The amendment had to do with evidence which had already been ushered in during the hearing, without objection from the Appellant, that with the increase in personnel from 70 to about 200, the site could not sustain more than 70. Accordingly, the object of the amendment was to align the pleadings with the evidence subject to the right of the Appellant to adduce evidence to meet the new pleading. Since opportunity had been given to Learned Counsel who elected not to exercise it, it can only be assumed that he was not prejudiced by the amendment. Nor can he be heard to argue that the Learned judge erred in allowing the amendment in law or on the evidence. Ground 1 has no merit and is dismissed.
GROUNDS 3 and 4
Under Grounds 3 and 4, it is the Appellant’s contention that the Learned judge erred in law and on the evidence: (a) in holding that Article 16.2 of the Contract was not applicable in circumstances of termination of the contract by the Appellant; (b) in failing to hold that in terms of Article 16.2 of the Contract the Appellant would be the owner of the prefabricated houses erected on site; (c) in holding that there was no obligation on the Respondent to construct the living quarters for the Respondent’s worker on the site.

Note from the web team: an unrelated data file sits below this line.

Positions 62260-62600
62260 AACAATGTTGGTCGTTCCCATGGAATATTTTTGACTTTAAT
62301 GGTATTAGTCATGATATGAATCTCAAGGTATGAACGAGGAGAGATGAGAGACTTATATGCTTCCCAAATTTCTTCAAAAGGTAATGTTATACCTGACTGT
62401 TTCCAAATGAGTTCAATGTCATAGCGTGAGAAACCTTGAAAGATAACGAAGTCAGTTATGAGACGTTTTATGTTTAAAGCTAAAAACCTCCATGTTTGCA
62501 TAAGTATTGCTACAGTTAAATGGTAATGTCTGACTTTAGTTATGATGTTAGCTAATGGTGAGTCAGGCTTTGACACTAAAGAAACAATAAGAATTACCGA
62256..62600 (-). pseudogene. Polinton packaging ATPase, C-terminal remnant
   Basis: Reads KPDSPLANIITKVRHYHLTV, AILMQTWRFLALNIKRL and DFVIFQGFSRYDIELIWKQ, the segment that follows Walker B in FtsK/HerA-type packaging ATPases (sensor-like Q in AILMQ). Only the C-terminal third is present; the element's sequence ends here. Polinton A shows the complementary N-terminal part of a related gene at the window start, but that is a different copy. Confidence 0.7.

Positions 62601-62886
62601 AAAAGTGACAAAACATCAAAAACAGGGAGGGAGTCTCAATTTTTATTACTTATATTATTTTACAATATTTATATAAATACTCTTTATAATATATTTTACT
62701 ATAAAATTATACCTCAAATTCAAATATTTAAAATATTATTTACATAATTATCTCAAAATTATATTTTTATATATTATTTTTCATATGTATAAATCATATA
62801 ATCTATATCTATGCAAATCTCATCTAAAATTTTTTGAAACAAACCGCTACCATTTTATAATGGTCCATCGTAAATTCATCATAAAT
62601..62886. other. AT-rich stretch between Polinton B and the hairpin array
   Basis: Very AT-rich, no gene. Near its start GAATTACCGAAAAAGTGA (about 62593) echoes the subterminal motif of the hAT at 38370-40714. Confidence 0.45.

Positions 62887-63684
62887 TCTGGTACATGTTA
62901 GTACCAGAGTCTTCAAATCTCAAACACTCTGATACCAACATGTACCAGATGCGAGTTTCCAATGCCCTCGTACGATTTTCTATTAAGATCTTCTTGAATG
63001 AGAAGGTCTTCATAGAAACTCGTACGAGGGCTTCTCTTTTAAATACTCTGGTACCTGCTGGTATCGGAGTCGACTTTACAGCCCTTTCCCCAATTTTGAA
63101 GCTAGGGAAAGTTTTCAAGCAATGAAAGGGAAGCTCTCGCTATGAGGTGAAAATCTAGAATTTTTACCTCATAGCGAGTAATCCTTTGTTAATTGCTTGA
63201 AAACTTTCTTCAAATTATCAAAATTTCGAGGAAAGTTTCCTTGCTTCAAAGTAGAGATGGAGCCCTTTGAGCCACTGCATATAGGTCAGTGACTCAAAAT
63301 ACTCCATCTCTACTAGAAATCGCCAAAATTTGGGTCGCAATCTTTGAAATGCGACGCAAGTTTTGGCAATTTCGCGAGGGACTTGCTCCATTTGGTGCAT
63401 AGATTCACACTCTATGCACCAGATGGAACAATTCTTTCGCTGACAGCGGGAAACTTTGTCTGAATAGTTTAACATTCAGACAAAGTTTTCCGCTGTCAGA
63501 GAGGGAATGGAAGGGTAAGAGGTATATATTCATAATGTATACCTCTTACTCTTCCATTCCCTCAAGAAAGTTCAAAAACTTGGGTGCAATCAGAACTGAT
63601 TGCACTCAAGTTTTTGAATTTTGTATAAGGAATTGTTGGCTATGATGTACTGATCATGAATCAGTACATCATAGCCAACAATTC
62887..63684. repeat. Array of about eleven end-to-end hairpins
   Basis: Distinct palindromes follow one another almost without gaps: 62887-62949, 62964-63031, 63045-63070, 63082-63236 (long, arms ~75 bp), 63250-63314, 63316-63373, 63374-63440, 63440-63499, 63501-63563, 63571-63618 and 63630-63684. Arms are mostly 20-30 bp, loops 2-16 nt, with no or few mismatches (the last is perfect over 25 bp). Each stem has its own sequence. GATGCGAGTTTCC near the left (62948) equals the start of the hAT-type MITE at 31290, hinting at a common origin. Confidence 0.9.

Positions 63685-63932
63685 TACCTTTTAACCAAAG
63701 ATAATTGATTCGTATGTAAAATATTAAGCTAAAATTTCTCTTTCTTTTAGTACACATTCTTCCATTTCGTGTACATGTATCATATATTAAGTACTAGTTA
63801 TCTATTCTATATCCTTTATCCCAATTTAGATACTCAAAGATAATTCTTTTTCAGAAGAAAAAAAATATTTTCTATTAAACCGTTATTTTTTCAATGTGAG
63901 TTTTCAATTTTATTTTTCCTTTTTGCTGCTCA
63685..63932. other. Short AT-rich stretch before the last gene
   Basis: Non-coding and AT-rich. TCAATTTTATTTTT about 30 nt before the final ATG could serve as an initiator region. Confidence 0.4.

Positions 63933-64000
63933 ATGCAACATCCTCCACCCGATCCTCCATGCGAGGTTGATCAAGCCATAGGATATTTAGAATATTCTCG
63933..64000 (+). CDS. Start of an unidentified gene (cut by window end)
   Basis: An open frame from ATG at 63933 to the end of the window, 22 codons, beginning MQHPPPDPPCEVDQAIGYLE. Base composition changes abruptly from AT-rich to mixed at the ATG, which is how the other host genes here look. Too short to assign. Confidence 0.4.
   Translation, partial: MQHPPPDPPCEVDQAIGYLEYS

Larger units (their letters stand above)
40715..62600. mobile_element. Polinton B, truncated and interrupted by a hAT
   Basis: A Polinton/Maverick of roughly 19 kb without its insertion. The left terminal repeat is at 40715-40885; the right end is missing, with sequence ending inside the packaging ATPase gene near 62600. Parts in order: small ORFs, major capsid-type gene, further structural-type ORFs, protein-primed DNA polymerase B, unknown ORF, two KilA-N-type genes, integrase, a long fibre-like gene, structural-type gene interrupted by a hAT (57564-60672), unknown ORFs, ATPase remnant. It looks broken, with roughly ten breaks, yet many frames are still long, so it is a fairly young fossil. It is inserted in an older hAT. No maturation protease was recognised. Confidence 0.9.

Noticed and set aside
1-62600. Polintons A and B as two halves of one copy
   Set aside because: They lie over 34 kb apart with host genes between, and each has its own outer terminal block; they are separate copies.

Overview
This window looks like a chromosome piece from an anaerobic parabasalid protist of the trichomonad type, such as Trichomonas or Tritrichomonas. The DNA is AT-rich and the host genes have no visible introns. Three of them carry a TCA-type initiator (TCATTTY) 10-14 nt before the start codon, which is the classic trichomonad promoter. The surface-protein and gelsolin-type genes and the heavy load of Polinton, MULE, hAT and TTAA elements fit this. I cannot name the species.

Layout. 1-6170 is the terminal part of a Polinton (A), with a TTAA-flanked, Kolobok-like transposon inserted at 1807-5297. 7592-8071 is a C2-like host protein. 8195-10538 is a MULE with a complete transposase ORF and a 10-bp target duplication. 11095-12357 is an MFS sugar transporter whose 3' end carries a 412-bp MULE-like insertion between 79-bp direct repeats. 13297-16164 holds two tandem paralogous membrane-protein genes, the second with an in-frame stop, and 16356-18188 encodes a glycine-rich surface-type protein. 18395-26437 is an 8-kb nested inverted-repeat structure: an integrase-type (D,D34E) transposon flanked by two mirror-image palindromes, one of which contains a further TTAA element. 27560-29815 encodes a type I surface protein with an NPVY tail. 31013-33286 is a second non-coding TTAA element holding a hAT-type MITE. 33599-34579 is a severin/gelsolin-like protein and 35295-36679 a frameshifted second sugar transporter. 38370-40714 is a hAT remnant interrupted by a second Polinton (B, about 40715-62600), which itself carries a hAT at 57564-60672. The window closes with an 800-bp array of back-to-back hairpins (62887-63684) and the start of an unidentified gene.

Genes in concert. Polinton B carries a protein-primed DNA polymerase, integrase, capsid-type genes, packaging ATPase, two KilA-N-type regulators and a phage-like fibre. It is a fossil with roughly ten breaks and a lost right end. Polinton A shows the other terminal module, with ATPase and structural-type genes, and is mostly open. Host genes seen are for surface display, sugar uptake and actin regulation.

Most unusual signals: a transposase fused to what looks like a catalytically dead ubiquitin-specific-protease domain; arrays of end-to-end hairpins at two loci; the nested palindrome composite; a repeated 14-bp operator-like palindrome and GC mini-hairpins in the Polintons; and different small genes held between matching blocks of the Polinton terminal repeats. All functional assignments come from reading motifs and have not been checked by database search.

The issues in controversy under these grounds relate to the applicability of Articles 15.2 and 16.2 of the Contract. The Learned Chief Justice dwelled squarely on the interpretation of the terms of the relevant Articles applicable and their scope and limitations. Suffice it to say that those items of work which are to be returned to the Employer are: “contractor’s documents, plant, materials and other work for which it had received payment.” The “other work” referred to relate to the “Permanent Work” and not the temporary work. We agree with the reasoning of the Learned judge that Article 15.2 applied and not Article 16.2.
We have to add that we fail to see in what way the prefabricated house which was imported by the Respondent in the name of “Savoy 9342,” could end up being the property of the Project Manager of construction project. That may well become a misappropriation by the Project Manager of the property of his principal. Grounds 2 and 3 have no merits.
All the grounds having failed, the appeal is dismissed with costs.